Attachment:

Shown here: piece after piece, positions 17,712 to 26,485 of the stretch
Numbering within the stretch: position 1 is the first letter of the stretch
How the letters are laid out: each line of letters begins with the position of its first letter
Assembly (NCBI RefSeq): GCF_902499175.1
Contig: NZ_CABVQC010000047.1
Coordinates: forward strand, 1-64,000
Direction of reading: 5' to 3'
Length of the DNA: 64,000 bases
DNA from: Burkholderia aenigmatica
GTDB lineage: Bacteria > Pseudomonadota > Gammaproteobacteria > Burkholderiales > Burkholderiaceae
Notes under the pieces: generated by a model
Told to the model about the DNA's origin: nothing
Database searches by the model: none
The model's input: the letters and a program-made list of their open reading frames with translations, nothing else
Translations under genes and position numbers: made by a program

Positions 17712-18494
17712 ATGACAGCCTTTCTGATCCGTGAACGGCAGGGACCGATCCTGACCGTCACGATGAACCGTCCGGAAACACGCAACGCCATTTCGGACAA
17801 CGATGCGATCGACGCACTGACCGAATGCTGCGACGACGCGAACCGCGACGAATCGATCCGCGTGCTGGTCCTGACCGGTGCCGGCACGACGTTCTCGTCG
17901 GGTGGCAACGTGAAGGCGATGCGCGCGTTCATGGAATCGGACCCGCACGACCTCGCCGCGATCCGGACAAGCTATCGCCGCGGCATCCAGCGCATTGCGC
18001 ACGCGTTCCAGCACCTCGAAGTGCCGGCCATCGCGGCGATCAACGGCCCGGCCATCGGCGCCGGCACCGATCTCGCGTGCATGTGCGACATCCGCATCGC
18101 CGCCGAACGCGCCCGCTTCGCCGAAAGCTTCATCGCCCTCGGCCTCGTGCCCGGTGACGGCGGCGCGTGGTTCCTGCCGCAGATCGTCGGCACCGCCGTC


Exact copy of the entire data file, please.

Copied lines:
Shown here: piece after piece, positions 17,712 to 26,485 of the stretch
Numbering within the stretch: position 1 is the first letter of the stretch
How the letters are laid out: each line of letters begins with the position of its first letter
Assembly (NCBI RefSeq): GCF_902499175.1
Contig: NZ_CABVQC010000047.1
Coordinates: forward strand, 1-64,000
Direction of reading: 5' to 3'
Length of the DNA: 64,000 bases
DNA from: Burkholderia aenigmatica
GTDB lineage: Bacteria > Pseudomonadota > Gammaproteobacteria > Burkholderiales > Burkholderiaceae
Notes under the pieces: generated by a model
Told to the model about the DNA's origin: nothing
Database searches by the model: none
The model's input: the letters and a program-made list of their open reading frames with translations, nothing else
Translations under genes and position numbers: made by a program

Positions 17712-18494
17712 ATGACAGCCTTTCTGATCCGTGAACGGCAGGGACCGATCCTGACCGTCACGATGAACCGTCCGGAAACACGCAACGCCATTTCGGACAA
17801 CGATGCGATCGACGCACTGACCGAATGCTGCGACGACGCGAACCGCGACGAATCGATCCGCGTGCTGGTCCTGACCGGTGCCGGCACGACGTTCTCGTCG
17901 GGTGGCAACGTGAAGGCGATGCGCGCGTTCATGGAATCGGACCCGCACGACCTCGCCGCGATCCGGACAAGCTATCGCCGCGGCATCCAGCGCATTGCGC
18001 ACGCGTTCCAGCACCTCGAAGTGCCGGCCATCGCGGCGATCAACGGCCCGGCCATCGGCGCCGGCACCGATCTCGCGTGCATGTGCGACATCCGCATCGC
18101 CGCCGAACGCGCCCGCTTCGCCGAAAGCTTCATCGCCCTCGGCCTCGTGCCCGGTGACGGCGGCGCGTGGTTCCTGCCGCAGATCGTCGGCACCGCCGTC